Sen. Nyong’o Urges Students to Find Their Calling
Kenyan Senator Peter Anyang’ Nyong’o decided to fight for social justice as a young boy growing up in Africa.
He recalled being sent to a store at age 8 to buy a special kind of bread. It was the 1950s and the shop owner was shocked to see an African boy buying the bread. She took her lit cigarette butt and pushed it into his forehead, burning him.
“That incident stayed with me all my life – the discrimination,” said Nyong’o, the keynote speaker at Stetson’s annual Values Day on Tuesday. “That’s why I became so concerned about justice and fairness in society.”
Nyong’o urged Stetson students to find their calling in life and develop good leadership skills and values, allowing them to make a positive impact on society. A university professor, he has been involved in the struggle against authoritarian rule in Kenya throughout his academic career and was among the leaders who made a breakthrough into multiple party politics in 1992.
“You must have some expectations of yourself – something you are going to do or to become. Set your goals high,” he told a crowd gathered in Lee Chapel in Elizabeth Hall. “Your calling in life – that calling may not be easy to discern at the moment, but you need to believe it is there.”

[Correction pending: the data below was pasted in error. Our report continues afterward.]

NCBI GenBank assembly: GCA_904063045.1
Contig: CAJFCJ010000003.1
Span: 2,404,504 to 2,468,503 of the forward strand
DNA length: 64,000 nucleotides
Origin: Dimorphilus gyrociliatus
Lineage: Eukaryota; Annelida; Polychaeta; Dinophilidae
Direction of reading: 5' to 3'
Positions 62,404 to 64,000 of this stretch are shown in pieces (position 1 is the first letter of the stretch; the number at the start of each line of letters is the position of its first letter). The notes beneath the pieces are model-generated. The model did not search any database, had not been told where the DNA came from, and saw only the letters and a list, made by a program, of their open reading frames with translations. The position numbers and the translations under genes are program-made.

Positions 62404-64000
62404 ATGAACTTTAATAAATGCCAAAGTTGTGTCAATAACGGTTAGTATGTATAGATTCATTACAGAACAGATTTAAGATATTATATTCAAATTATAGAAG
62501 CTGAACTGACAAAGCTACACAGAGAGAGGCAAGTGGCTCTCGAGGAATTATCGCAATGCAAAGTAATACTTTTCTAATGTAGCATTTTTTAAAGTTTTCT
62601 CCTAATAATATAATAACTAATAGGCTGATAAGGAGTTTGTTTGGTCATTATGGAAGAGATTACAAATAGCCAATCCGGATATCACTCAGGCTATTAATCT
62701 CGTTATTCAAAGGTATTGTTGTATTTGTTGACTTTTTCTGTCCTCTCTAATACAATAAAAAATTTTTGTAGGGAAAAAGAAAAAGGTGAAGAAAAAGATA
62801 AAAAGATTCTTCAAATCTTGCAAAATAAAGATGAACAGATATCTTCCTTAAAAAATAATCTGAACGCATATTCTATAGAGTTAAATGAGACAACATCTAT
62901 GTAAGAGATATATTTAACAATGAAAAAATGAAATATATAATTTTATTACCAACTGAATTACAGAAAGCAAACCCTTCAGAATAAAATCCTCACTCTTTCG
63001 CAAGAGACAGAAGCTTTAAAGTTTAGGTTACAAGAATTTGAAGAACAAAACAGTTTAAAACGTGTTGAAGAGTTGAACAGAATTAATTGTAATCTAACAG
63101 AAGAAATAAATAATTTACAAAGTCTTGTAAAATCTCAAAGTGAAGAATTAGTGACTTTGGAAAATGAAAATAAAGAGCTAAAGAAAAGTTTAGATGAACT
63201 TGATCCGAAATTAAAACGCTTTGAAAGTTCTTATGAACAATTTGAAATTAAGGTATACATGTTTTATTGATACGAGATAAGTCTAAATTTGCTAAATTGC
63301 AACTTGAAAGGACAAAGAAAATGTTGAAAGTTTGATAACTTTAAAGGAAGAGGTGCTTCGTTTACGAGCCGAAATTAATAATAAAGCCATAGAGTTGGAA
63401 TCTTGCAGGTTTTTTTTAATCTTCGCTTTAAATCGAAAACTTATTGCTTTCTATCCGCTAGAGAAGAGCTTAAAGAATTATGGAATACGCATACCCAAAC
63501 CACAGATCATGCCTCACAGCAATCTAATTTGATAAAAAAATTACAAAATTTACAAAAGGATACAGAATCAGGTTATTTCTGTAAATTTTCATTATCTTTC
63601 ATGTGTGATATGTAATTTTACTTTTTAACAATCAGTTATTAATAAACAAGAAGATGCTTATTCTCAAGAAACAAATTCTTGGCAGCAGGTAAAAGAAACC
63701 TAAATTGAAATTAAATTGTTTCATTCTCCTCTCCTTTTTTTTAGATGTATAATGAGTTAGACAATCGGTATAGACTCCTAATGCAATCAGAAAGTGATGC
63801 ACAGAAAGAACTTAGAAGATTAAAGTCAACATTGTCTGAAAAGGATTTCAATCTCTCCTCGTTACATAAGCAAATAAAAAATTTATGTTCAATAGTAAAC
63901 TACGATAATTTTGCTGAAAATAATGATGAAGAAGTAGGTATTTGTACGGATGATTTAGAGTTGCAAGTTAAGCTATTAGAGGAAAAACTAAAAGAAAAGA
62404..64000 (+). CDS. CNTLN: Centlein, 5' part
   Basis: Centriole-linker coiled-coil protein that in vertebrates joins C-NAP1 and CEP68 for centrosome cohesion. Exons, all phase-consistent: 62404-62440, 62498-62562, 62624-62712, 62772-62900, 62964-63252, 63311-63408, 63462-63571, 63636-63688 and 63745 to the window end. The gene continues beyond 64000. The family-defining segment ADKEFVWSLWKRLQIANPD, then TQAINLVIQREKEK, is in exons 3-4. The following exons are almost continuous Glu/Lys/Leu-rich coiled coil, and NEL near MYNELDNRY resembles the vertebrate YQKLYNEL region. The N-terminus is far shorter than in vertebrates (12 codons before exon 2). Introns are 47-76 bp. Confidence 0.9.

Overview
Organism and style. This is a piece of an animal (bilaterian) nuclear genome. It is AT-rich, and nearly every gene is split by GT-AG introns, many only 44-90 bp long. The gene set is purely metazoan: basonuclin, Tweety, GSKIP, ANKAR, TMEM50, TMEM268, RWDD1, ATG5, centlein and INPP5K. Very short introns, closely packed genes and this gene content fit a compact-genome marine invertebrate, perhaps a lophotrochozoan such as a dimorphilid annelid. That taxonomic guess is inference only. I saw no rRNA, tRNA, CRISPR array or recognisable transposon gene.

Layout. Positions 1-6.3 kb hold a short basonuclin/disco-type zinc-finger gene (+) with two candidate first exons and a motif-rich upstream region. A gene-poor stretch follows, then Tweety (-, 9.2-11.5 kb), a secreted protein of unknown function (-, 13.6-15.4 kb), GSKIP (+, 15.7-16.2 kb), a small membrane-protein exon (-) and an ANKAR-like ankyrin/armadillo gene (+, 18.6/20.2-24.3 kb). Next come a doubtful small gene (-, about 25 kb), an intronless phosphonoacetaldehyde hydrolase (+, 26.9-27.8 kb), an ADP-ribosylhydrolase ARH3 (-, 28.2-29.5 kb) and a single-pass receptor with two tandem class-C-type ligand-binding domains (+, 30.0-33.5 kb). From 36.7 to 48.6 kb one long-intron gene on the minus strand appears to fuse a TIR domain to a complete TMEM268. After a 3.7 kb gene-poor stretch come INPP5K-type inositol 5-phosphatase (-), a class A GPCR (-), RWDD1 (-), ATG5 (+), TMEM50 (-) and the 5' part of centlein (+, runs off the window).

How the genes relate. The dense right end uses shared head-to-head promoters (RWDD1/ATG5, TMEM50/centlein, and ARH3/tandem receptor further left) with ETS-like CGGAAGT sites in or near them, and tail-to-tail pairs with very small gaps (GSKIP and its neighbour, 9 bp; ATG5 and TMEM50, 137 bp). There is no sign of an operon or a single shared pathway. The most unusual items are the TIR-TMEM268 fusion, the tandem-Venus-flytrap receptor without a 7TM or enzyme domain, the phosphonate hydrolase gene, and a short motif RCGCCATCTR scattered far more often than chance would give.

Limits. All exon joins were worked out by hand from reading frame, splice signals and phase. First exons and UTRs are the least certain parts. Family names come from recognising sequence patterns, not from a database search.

Each year, Stetson organizes speeches, workshops and other events on Values Day to allow students, faculty and staff to focus on the core values of personal growth, intellectual development and global citizenship. Classes were canceled and offices were closed so the Stetson community could participate in events throughout the day.
“Today we are many voices, but we are one Stetson,” said Stetson University President Wendy B. Libby, Ph.D., who introduced Nyong’o at Tuesday’s event.
The Stetson Men and Concert Choir, along with student percussionists from the School of Music, performed a Kenyan folk song in honor of Nyong’o. The son of Nyong’o, Peter Jr., a senior at Stetson, sang with the choir in Swahili.
Nathan Bodger, a sophomore in religious studies, volunteered Tuesday morning at the United Way and helped prepare mailings for the charity. He holds dual citizenship in the United States and England, and said he wanted to emphasize global citizenship on Values Day.
“I think that’s very important, especially in a multi-cultural world,” said Bodger, a member of the Values Day planning committee.
Johanna McMillan, a senior from New Jersey studying pre-med and Spanish, was learning about opportunities to volunteer at the Global Citizenship Fair Tuesday outside the Carlton Union Building.
“One of the things that I really like from this site here is the foster care, where you can go and mentor children,” she said. “That’s something I’m really interested in.”
– Cory Lancaster